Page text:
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Adventures in behavioral economics

Universal acclaim rarely comes to a theorist who tries to implement his ideas.

As administrator of the White House Office of Information and Regulatory Affairs, he reviewed the rules implementing President Obama’s health care act and the Dodd-Frank financial regulatory reform law. He backed major environmental initiatives, including higher fuel efficiency standards for cars and trucks and new toxic emissions rules for power plants. He approved the revamping of the decades-old food pyramid (it is now a “plate”), the tightening of salmonella rules for eggs and a crackdown on prison rape. He midwifed a deal between appliance manufacturers and the Department of Energy to make refrigerators more energy efficient.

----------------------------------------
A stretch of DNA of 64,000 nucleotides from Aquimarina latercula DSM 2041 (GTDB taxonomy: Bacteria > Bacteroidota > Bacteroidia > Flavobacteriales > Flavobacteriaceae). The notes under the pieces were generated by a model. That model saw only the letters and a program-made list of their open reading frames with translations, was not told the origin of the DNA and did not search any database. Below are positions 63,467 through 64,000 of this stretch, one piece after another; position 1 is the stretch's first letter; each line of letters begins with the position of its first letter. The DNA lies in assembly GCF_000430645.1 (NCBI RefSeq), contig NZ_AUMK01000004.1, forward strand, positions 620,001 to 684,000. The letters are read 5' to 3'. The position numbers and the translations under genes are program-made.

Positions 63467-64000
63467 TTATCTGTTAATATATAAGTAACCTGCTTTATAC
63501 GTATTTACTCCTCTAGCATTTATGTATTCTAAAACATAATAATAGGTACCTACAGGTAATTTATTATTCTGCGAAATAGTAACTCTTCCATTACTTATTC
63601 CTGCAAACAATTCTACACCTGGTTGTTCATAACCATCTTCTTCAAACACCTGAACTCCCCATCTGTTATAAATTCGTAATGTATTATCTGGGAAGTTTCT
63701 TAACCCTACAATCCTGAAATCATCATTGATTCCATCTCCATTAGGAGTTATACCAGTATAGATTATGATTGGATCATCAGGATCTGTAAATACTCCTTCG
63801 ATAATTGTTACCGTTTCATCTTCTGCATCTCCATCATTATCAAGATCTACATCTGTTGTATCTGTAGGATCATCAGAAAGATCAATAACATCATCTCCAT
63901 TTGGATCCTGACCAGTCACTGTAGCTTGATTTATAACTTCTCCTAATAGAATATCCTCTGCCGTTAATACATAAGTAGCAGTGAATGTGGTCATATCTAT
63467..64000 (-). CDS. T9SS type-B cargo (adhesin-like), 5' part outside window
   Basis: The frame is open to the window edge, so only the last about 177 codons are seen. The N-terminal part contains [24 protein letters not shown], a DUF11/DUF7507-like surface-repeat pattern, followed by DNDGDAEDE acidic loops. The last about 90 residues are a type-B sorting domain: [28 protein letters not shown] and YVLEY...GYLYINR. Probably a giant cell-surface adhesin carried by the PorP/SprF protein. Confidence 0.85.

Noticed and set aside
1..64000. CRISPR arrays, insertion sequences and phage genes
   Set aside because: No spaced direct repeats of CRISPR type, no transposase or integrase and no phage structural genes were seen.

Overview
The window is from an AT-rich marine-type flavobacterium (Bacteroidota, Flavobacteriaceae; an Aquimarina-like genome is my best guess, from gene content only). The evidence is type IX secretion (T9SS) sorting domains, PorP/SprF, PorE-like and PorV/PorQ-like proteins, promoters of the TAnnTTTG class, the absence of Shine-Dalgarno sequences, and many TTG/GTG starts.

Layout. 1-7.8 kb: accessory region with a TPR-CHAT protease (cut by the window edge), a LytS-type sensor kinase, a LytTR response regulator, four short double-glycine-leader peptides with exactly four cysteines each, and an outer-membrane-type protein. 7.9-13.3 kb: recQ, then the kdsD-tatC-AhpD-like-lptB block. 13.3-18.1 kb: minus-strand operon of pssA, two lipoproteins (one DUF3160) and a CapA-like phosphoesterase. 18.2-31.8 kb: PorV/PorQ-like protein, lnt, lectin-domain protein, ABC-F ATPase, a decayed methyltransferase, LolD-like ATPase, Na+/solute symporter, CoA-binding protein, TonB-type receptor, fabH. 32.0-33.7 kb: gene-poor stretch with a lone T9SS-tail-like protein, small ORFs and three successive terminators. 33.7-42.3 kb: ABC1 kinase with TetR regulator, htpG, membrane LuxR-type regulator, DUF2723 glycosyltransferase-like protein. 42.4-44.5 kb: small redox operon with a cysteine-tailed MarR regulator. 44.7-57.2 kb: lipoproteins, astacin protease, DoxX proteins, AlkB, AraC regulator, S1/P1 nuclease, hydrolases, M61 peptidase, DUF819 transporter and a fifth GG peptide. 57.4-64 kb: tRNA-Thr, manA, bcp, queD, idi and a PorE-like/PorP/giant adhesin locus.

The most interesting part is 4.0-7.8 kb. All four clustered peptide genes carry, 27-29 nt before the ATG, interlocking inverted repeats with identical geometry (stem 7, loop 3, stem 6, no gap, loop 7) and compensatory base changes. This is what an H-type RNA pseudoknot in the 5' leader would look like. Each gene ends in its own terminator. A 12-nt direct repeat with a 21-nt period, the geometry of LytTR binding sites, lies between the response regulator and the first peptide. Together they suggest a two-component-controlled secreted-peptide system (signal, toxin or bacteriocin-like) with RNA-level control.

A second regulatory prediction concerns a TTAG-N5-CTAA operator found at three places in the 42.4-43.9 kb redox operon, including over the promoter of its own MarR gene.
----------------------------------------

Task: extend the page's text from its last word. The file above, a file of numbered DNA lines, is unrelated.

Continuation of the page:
A close friend of President Obama’s from their days on the University of Chicago Law School faculty, Mr. Sunstein had his choice of high-profile positions in the administration. He opted for the obscure Office of Information and Regulatory Affairs (familiarly known as OIRA, pronounced “oh, Ira”), a unit of the White House Office of Management and Budget that reviews every regulation proposed by an executive branch agency.

Few proposed rules escaped his gaze or his editor’s pen. Of the hundreds of regulations issued by the administration as of late last year, three-quarters were changed at OIRA, often at the urging of corporate interests, according to an analysis from the Center for Progressive Reform, a liberal-leaning group that monitors federal regulation. For rules from the Environmental Protection Agency, the figure was closer to 80 percent, the group found. In virtually every case, the rule was weakened, the group claimed.

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